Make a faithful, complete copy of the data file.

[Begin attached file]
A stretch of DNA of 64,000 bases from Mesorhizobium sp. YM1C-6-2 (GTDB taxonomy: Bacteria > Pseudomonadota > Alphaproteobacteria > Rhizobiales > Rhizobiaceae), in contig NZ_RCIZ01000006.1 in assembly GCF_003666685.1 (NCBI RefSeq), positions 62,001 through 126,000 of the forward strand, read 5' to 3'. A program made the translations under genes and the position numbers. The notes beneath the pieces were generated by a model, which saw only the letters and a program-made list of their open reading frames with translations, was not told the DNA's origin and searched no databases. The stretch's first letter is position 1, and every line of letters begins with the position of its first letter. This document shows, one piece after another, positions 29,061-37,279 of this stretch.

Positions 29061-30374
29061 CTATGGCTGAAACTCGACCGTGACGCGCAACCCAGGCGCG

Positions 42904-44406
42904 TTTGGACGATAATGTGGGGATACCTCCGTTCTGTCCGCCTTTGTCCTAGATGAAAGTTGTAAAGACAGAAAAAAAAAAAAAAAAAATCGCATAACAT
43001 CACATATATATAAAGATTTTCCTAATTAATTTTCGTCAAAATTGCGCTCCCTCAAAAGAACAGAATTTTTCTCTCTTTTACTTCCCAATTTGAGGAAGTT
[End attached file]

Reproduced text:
A stretch of DNA of 64,000 bases from Mesorhizobium sp. YM1C-6-2 (GTDB taxonomy: Bacteria > Pseudomonadota > Alphaproteobacteria > Rhizobiales > Rhizobiaceae), in contig NZ_RCIZ01000006.1 in assembly GCF_003666685.1 (NCBI RefSeq), positions 62,001 through 126,000 of the forward strand, read 5' to 3'. A program made the translations under genes and the position numbers. The notes beneath the pieces were generated by a model, which saw only the letters and a program-made list of their open reading frames with translations, was not told the DNA's origin and searched no databases. The stretch's first letter is position 1, and every line of letters begins with the position of its first letter. This document shows, one piece after another, positions 29,061-37,279 of this stretch.

Positions 29061-30374
29061 CTATGGCTGAAACTCGACCGTGACGCGCAACCCAGGCGCG

Positions 42904-44406
42904 TTTGGACGATAATGTGGGGATACCTCCGTTCTGTCCGCCTTTGTCCTAGATGAAAGTTGTAAAGACAGAAAAAAAAAAAAAAAAAATCGCATAACAT
43001 CACATATATATAAAGATTTTCCTAATTAATTTTCGTCAAAATTGCGCTCCCTCAAAAGAACAGAATTTTTCTCTCTTTTACTTCCCAATTTGAGGAAGTT